Integration of beneficials and pesticides in the greenhouse: separating myth from reality

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Integration of beneficials and pesticides in the greenhouse: separating myth from reality

Description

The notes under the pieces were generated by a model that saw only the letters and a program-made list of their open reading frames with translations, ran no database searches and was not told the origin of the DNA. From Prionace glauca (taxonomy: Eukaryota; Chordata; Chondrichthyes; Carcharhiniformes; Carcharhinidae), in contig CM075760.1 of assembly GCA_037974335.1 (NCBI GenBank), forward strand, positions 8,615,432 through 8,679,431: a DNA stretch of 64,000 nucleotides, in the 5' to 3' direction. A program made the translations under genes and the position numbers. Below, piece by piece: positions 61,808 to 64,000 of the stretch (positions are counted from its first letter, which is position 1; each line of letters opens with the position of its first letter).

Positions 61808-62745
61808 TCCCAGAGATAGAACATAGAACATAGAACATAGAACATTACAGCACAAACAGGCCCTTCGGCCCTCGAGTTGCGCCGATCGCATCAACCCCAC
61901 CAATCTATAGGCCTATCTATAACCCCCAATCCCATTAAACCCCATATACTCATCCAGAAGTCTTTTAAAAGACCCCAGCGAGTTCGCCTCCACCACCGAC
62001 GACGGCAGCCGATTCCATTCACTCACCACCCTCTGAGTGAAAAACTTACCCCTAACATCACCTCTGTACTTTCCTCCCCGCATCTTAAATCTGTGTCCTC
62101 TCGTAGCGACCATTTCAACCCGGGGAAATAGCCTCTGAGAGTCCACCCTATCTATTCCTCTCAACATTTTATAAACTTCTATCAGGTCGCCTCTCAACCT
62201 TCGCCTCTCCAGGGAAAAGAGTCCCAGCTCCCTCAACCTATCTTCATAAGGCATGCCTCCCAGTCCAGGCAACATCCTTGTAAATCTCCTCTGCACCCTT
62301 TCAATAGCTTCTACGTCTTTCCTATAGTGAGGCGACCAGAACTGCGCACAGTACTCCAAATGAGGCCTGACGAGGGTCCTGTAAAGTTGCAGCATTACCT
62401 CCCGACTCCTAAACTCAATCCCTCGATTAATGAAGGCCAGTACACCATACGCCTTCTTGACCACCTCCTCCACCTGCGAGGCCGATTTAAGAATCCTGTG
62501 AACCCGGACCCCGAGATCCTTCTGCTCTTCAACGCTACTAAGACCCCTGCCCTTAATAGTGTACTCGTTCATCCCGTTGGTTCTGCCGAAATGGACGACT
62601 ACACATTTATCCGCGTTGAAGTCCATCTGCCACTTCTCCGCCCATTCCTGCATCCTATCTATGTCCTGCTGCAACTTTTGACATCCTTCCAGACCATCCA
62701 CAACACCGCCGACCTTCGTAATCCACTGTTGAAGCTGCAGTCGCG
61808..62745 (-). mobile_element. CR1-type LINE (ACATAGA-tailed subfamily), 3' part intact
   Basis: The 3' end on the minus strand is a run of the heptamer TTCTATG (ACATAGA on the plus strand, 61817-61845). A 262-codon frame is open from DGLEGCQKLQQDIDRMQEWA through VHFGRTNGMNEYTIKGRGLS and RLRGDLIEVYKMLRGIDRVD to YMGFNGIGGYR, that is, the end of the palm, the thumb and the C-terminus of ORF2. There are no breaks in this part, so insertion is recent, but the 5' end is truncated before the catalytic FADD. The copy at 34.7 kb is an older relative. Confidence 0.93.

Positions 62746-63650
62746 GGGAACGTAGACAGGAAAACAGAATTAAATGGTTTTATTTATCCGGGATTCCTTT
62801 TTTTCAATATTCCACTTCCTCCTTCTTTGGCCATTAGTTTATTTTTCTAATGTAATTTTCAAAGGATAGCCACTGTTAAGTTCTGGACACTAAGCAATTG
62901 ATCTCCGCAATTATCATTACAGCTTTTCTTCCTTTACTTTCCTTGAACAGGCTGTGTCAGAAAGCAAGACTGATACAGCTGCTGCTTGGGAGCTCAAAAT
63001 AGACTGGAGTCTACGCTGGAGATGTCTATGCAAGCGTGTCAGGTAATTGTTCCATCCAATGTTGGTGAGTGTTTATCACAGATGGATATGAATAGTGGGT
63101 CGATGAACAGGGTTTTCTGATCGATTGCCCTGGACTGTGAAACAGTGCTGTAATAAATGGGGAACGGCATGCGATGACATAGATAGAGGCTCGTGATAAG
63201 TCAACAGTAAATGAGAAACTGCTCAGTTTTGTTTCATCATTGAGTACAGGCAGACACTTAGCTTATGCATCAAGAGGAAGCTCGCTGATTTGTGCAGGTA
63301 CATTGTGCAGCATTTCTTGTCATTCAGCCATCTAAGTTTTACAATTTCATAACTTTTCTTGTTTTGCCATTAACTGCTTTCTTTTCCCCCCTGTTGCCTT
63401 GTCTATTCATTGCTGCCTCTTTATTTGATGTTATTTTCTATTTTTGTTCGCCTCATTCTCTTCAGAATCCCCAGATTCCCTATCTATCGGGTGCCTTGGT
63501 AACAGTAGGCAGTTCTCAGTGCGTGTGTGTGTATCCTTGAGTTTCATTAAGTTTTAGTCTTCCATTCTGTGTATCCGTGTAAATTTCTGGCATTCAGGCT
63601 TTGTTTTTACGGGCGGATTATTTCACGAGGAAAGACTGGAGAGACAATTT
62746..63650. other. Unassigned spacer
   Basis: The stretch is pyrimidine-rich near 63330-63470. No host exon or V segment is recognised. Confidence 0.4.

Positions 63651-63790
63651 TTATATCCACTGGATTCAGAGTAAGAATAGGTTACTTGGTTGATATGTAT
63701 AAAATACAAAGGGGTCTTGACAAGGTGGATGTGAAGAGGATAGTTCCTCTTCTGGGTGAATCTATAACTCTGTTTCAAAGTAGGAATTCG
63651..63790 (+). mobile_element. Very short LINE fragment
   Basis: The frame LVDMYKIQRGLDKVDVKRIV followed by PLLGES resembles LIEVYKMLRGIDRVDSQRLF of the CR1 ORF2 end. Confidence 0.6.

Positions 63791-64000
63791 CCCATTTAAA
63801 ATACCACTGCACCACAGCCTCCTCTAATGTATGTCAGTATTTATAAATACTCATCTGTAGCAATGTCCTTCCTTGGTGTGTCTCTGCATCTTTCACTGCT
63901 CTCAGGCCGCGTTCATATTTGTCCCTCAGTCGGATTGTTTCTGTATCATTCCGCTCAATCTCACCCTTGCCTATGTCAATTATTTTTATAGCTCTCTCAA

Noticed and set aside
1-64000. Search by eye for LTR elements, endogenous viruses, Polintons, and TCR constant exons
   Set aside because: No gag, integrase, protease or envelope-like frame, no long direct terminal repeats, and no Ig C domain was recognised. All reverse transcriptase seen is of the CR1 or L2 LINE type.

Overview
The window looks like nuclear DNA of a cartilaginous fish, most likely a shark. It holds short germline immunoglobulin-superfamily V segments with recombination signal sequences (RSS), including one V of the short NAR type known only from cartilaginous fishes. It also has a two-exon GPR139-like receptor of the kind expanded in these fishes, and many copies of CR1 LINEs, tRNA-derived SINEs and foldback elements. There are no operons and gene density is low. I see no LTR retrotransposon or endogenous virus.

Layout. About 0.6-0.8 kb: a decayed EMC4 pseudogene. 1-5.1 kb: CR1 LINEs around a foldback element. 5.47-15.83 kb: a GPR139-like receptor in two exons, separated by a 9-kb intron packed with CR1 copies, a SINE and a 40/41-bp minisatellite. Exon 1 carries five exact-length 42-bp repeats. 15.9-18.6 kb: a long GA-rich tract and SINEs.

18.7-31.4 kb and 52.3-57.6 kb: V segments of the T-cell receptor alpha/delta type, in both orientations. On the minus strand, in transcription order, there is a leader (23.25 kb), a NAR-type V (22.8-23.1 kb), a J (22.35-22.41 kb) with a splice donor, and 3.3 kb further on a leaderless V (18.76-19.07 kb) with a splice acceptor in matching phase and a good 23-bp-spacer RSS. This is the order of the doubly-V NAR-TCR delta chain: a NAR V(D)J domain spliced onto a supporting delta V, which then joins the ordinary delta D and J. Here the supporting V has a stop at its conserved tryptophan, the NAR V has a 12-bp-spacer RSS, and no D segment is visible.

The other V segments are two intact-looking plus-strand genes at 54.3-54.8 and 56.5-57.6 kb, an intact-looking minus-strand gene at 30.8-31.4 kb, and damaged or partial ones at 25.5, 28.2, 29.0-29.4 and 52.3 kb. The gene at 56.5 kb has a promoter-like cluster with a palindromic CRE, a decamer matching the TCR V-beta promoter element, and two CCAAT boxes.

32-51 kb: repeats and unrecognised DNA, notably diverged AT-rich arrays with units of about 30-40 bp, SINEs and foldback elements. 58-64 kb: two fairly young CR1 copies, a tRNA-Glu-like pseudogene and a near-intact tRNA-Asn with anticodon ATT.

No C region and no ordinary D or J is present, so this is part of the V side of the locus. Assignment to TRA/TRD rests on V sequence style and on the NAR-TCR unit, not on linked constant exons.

Abstract: The concept of integrating natural enemies and pesticides into a practical IPM program dates back to some of the original ideas that framed the development of the IPM paradigm (Stern et al., 1959). The IOBC recognized the need for this when it formed the working group (WG) Pesticides and Beneficial Organisms in 1974 ‘to identify selective pesticides for beneficial arthropods and to promote their use, in order to enhance biological control in plant protection…’ With this WG as a driver, numerous publications and data bases (both public and private) have been developed on the side effects of pesticides. The question to ask is “Have these data and databases made a difference in terms of the practical combined use of natural enemies and pesticides in the greenhouse environment? Clearly they promote the use of more ‘selective’ products, but are these really being integrated with natural enemies? In 2000, Van Lenteren stated ‘greenhouse crops will be produced without the need to use conventional pesticides in the very near future’. We are far away from that goal, especially in greenhouses devoted to production of ornamental crops. The increased focus on the development of biopesticides has presaged an era with greater hope for compatibility with natural enemies but this is falling short of expectations. In 2011, biopesticides accounted for < 10% of total pesticide use in California agriculture. The future still looks encouraging for these products, but there is a long way to go (Glare et al., 2012). We have taken a 'field' approach to evaluate compatibility by examining endemic natural enemies that move into California greenhouses. The premise is that in the absence of sprays, or where less offensive sprays are applied, there should be larger populations of this endemic fauna in greenhouses. Our focus is on a predatory fly (Coenosia attenuata Stein) and an obligate powdery mildew predator (Psyllobora vigintimaculata Say); other natural enemies are also being surveyed.

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